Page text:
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Meet Hannah!

Hannah (left) gets a hug from Sister Denise Wilkinson, general superior, under the watchful eye of Saint Mother Theodore Guerin.

Get to know Hannah Corbin as she warmly shares a part of her faith journey that has led her to joining the Sisters of Providence.

Hannah Corbin is a postulant with the Sisters of Providence. Her spiritual journey has actually been a series of faith and service stepping stones, with each one leading naturally to the next. Only when looking back upon the path does she realize that they’ve led her directly to where she needs to be. The sisters call it Providence.

When Hannah was 12 years old, she became a “junior soldier” with the Salvation Army, a religious organization that also ran the Boys and Girls Club in Louisville, Ky. Her corps had divisional meetings so she got acquainted with members from all over the region. When Hannah moved to New Albany, Ind., she felt at home with the local Salvation Army group. “It was like I had continuous family wherever I went,” said Hannah. “I really connected with the care for the poor and social justice through the Salvation Army,” said Hannah.

Hannah was blessed early on in her life with supportive people. “My mom instilled in me a desire to be open, to respect others and to seek justice. My grandma (who is a Southern Baptist) always encouraged me to attend church.”

When Hannah moved to Indianapolis to attend the University of Indianapolis she found another local corps. She began exploring various faith traditions and took several vocation classes. She was especially drawn to the rituals and sacraments of the Christian faith and was aware that the Salvation Army didn’t include baptism or communion. “They were dedicated to going out and saving souls – kind of an aggressive evangelization – and I began to realize my need for a more non-aggressive lifestyle,” said Hannah.

A friend invited her to Catholic Mass and Hannah noticed that the “language of the Liturgy matched my own evolving understanding of God and the Gospel of Jesus.” She was attracted to the Catholic faith because of the integration between “what you do and who you are.” Hannah eventually left the Salvation Army because she didn’t feel that they were like-minded about the meaning of community.

“I was lucky to have friends who supported me and adult mentors in college through the Ecumenical Interfaith Office,” said Hannah. She experienced ongoing spiritual direction through her relationships with interns and co-ministers in the chaplain’s office. She also discovered that she wanted to major in youth ministry (and German “just for fun”).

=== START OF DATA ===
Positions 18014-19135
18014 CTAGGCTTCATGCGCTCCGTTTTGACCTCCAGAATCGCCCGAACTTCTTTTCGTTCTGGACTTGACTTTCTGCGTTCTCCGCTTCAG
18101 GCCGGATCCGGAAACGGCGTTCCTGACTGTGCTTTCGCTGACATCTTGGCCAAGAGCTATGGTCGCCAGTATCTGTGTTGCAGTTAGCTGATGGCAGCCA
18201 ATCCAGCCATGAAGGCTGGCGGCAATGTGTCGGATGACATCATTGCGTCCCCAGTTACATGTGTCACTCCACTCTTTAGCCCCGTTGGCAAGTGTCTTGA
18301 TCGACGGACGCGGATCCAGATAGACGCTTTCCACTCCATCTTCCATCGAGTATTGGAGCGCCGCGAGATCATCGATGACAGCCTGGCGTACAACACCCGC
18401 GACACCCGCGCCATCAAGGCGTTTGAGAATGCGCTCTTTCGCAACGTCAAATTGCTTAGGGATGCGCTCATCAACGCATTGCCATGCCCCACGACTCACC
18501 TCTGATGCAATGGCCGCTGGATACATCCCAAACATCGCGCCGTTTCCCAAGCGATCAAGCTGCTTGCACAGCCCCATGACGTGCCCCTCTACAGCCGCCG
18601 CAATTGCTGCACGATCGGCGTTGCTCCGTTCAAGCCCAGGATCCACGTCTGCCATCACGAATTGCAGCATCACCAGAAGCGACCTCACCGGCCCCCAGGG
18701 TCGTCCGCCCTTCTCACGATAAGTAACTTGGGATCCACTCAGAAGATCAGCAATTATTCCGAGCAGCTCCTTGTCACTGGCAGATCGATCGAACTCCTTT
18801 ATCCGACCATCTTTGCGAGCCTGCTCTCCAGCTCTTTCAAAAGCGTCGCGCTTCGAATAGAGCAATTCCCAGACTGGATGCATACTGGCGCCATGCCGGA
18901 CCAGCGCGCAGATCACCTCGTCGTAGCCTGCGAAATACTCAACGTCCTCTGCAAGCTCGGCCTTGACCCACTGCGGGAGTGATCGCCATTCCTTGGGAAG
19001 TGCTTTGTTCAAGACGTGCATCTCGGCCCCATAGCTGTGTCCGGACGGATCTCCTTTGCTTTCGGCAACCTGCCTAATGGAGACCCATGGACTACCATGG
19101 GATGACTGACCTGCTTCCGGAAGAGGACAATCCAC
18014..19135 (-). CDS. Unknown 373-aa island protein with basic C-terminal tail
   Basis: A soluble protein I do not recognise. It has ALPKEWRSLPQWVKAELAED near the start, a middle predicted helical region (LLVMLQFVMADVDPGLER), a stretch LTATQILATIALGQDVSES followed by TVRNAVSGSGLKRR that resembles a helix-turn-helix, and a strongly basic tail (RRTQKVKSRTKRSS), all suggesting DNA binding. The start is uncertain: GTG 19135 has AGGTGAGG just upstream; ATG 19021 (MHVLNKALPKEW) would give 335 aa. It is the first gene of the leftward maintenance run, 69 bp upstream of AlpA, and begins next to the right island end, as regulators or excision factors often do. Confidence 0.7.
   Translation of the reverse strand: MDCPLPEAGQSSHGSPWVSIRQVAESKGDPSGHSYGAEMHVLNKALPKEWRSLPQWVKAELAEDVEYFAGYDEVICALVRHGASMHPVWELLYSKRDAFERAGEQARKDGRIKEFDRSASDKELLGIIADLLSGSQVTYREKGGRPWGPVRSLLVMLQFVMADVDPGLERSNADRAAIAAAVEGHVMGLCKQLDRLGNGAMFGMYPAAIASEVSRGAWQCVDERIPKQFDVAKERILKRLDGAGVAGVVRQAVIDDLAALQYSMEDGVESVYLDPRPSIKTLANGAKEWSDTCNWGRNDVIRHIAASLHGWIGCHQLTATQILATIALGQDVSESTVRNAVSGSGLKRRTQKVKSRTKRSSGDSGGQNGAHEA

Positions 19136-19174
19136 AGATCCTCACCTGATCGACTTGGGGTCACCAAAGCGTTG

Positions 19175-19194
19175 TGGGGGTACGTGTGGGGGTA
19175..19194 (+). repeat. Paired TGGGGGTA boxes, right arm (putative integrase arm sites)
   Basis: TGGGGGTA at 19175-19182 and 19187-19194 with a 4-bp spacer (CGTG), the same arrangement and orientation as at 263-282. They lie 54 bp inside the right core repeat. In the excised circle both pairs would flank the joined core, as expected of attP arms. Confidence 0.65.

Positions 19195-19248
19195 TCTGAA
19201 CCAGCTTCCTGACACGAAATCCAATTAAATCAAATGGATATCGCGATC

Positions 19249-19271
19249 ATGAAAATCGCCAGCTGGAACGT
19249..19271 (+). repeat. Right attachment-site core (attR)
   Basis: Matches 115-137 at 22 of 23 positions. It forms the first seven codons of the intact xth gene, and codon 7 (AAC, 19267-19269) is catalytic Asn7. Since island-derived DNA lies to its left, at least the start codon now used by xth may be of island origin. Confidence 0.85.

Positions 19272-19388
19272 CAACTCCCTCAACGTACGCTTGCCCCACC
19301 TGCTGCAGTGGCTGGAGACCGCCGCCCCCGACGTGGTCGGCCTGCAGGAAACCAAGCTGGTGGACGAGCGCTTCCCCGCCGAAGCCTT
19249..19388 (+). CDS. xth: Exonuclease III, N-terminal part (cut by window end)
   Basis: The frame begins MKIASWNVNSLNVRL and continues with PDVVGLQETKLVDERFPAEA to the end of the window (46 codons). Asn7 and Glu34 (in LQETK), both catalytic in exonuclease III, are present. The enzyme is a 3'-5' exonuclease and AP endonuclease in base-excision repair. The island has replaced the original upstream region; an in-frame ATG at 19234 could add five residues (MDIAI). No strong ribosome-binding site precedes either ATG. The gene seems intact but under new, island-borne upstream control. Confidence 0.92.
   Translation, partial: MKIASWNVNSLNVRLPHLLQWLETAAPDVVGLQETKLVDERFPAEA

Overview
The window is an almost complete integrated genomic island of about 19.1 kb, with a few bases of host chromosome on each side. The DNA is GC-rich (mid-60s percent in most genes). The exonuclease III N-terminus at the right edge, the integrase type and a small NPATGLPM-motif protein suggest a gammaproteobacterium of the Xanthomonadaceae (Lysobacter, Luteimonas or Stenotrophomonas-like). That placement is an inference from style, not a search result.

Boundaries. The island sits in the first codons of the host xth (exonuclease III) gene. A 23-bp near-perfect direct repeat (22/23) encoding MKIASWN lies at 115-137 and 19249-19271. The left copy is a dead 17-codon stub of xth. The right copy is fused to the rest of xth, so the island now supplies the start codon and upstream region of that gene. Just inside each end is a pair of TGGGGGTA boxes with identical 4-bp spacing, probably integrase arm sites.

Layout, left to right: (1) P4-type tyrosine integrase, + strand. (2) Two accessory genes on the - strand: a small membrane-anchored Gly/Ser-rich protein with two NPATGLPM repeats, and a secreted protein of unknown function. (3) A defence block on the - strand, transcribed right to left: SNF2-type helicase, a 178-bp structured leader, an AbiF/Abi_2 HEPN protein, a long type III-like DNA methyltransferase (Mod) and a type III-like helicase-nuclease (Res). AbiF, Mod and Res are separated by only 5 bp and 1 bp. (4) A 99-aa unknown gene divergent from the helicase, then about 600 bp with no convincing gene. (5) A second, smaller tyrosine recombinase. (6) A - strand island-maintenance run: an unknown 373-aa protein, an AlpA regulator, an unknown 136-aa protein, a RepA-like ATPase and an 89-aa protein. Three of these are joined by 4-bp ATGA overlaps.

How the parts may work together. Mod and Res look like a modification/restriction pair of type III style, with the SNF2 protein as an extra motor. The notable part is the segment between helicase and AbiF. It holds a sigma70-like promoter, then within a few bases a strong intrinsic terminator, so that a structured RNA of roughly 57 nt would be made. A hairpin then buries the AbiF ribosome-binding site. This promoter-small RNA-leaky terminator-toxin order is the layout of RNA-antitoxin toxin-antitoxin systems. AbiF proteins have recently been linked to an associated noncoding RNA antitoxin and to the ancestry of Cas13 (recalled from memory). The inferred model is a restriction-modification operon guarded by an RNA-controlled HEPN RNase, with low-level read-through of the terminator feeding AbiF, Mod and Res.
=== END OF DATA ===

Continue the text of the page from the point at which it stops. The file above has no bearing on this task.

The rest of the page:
Hannah connected with the Catholic Liturgy and Mass. “I found a place where I felt comfortable with my questions and my understanding of God. I remember being moved in Mass as we all held hands during the Our Father, saying collectively this ancient prayer. We were coming together as community before God. I felt a sense of unity and connectedness,” said Hannah.

During Hannah’s college years, she formed a strong relationship with the Sisters of St. Benedict of Our Lady of Grace Monastery in Beech Grove, Ind. (One of the co-chaplains was a Benedictine sister.) She was invited to one of their Triduum weekend retreats where she celebrated the liturgies with the sisters and spent the rest of the time in intentional silence leading up to the Easter Vigil.

During the Vigil, the sisters lit the fire and acted out the various readings. “The Liturgy touched my whole being – it lit a fire within me and I knew afterwards that I desired to be Catholic.” The following Easter Vigil Hannah became a Catholic as she was baptized, confirmed and received first communion at St. Jude, a parish on the south side of Indianapolis. Hannah continued her strong bond with the Sisters of St. Benedict, joining them for prayer and sometimes a meal.

In the fall of 2005 Hannah attended the National Catholic Youth Conference in Atlanta. She remembers picking up the Sisters of Providence brochure “Monastic or Apostolic?” She realized that although she didn’t feel called to become a Sister of St. Benedict, that didn’t mean she wasn’t called to religious life.